If Policy Says Building Coverage is “Not Provided” There Can be no Claim
Plaintiff Kota Me Patates LLC (“KMP”) filed a motion to compel appraisal to abate an insurance coverage dispute. Defendant Nationwide Mutual Fire Insurance Company responded with a separate motion for summary judgment asserting that the policy does not cover KMP’s claimed losses.
In Kota Me Patates LLC v. Nationwide Mutual Fire Insurance Company, No. 4:23-cv-01573, United States District Court, S.D. Texas, Houston Division (December 21, 2023) the USDC’s magistrate judge recommended a resolution of the disputes.
KMP had a business insurance policy with Nationwide (the “Policy”), effective from January 1, 2020 to January 1, 2021. The Policy states that it “includes Buildings …, Business Personal Property …, or both, depending on whether a Limit of Insurance is shown in the Declarations for that type of property.” (emphasis added). The referenced Declarations page explicitly states that coverage for KMP’s building is “NOT PROVIDED[.]”
On January 24, 2022, a year after expiration of the policy a representative from the office of KMP’s attorney contacted Nationwide to report a claim for structural damage to KMP’s property. The damage allegedly resulted from a plant explosion two years earlier, on January 24, 2020.
KMP sued Nationwide in Texas state court. Nationwide removed the suit to the USDC. In the meantime, Nationwide contacted KMP’s counsel to obtain more information about KMP’s claim. Eventually, KMP’s attorney sent a formal notice of claim, stating that KMP intended to invoke the Policy’s appraisal provision. Nationwide requested more information, including an opportunity to inspect the asserted damage and a sworn proof of loss. KMP failed to provide the information that Nationwide requested. Nationwide therefore denied coverage for the loss, noting that KMP failed to provide a description of how, when and where the loss or damage occurred, did not provide prompt notice of the loss or damage, and failed to submit a signed, sworn proof of loss as requested.
Despite filing the suit months earlier, KMP’s attorney finally sent Nationwide a demand letter on October 2, 2022. The letter included an estimate of $92,508.92 to repair KMP’s structure. KMP then filed a motion to compel appraisal and abate the suit. Nationwide instead filed a motion for summary judgment.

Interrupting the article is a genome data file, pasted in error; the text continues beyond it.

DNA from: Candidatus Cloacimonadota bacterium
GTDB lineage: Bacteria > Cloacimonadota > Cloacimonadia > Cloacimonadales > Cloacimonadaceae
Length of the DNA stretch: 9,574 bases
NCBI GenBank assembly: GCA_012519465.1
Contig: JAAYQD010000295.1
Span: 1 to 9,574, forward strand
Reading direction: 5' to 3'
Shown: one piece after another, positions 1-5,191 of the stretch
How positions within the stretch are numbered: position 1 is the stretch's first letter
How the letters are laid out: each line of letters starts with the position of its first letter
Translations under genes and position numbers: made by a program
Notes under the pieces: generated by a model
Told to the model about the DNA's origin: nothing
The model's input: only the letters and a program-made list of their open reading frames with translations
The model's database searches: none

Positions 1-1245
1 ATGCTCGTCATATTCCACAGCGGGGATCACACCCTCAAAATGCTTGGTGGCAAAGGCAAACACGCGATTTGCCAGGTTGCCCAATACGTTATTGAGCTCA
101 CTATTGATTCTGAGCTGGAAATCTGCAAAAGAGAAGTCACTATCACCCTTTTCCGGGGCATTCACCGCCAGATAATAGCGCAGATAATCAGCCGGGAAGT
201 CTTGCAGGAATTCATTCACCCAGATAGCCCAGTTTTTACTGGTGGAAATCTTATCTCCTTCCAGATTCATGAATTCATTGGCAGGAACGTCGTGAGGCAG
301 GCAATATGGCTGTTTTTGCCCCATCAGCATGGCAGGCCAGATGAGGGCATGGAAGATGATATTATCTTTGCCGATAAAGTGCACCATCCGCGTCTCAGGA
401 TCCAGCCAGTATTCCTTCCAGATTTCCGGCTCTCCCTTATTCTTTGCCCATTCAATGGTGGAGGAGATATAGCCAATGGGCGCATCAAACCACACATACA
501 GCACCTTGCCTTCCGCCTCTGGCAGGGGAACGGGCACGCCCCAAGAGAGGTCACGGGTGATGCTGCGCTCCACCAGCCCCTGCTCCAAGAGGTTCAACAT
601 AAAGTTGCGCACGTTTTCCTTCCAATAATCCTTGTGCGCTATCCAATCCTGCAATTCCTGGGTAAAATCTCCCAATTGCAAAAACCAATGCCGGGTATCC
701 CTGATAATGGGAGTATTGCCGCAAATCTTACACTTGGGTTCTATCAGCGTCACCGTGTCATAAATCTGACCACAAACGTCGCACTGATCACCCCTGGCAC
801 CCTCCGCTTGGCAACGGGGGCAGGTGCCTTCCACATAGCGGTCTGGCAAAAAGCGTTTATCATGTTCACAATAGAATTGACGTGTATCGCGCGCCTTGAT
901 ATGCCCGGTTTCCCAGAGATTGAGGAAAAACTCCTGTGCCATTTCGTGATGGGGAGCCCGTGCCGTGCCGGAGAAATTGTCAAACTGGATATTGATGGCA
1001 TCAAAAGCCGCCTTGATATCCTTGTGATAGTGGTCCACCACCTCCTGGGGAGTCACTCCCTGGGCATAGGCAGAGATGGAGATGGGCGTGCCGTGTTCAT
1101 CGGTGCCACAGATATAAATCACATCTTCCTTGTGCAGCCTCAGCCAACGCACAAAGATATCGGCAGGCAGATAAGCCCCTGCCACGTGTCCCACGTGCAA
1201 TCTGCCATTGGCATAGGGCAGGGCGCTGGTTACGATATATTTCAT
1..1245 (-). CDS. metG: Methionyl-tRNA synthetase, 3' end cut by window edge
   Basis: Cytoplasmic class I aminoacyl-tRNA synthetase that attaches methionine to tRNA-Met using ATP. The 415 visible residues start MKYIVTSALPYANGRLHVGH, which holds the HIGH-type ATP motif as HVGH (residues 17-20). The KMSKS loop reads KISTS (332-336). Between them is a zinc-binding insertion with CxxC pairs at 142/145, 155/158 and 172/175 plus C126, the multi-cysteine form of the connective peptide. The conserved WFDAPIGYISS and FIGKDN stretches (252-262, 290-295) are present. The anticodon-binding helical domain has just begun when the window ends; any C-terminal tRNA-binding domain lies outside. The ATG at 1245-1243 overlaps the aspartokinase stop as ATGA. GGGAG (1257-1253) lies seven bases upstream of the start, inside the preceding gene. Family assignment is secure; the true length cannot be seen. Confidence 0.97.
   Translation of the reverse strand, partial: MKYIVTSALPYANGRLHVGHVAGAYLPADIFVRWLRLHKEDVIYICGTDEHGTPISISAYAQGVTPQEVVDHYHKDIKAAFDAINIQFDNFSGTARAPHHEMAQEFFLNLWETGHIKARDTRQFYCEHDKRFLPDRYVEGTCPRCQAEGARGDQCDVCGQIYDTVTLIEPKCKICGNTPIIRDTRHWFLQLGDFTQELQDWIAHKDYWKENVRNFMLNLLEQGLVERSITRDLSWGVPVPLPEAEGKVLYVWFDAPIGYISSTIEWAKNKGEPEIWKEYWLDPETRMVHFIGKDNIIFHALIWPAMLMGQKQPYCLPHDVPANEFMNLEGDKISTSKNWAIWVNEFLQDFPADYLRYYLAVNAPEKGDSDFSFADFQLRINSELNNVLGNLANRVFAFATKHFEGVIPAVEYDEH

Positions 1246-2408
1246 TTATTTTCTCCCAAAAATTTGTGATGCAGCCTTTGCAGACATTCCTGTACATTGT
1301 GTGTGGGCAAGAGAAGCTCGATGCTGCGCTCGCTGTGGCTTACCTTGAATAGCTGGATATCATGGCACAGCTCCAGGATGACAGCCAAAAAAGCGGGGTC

Nationwide sought summary judgment on KMP’s breach of contract claim on multiple grounds, including that the Policy does not cover KMP’s claim for damages to its building. Given the clear Policy language, the Court had no need to address Nationwide’s alternative contentions.
The Policy provides zero coverage for any damage to the building. Because Nationwide did not breach the Policy by denying coverage, it is entitled to summary judgment on KMP’s breach-of-contract claim.
Nationwide also argued that KMP cannot recover on its extracontractual claims for breach of the common law duty of good faith and fair dealing, violations of the Deceptive Trade Practices Act (“DTPA”) and Chapters 541 and 542 of the Texas Insurance Code, common law fraud, and civil conspiracy. The USDC noted that the lack of coverage, coupled with the lack of any injury independent of Policy benefits, forecloses any extracontractual basis for relief.
Mere allegations do not constitute competent summary judgment evidence. Bare allegations that an insurer “misrepresented the scope of” coverage are not sufficient to show that the misrepresentation induced the purchase.
KMP’s Request For Appraisal Was Denied.
The disposition of KMP’s breach of contract claim defeats its request to compel appraisal. The purpose of appraisal is to resolve disputes concerning a property’s value or the amount of a covered loss. Appraisal is pointless when, as here, the Policy explicitly states that the loss is not covered.
The KMP claim was incompetent on many bases, not the least of which was a claim for damage to a building that the policy explicitly said in bold print that building coverage was “NOT PROVIDED.” Add to that a two year late report, no compliance with policy conditions, and a spurious argument for tort damages and the Magistrate apparently had no choice but to recommend granting Nationwide’s motion and sending KMP and its counsel home with a total loss. Counsel for KMP apparently failed to read the Declarations page of the policy. A total waste of time for the litigants and the court.
(c) 2024 Barry Zalma & ClaimSchool, Inc.
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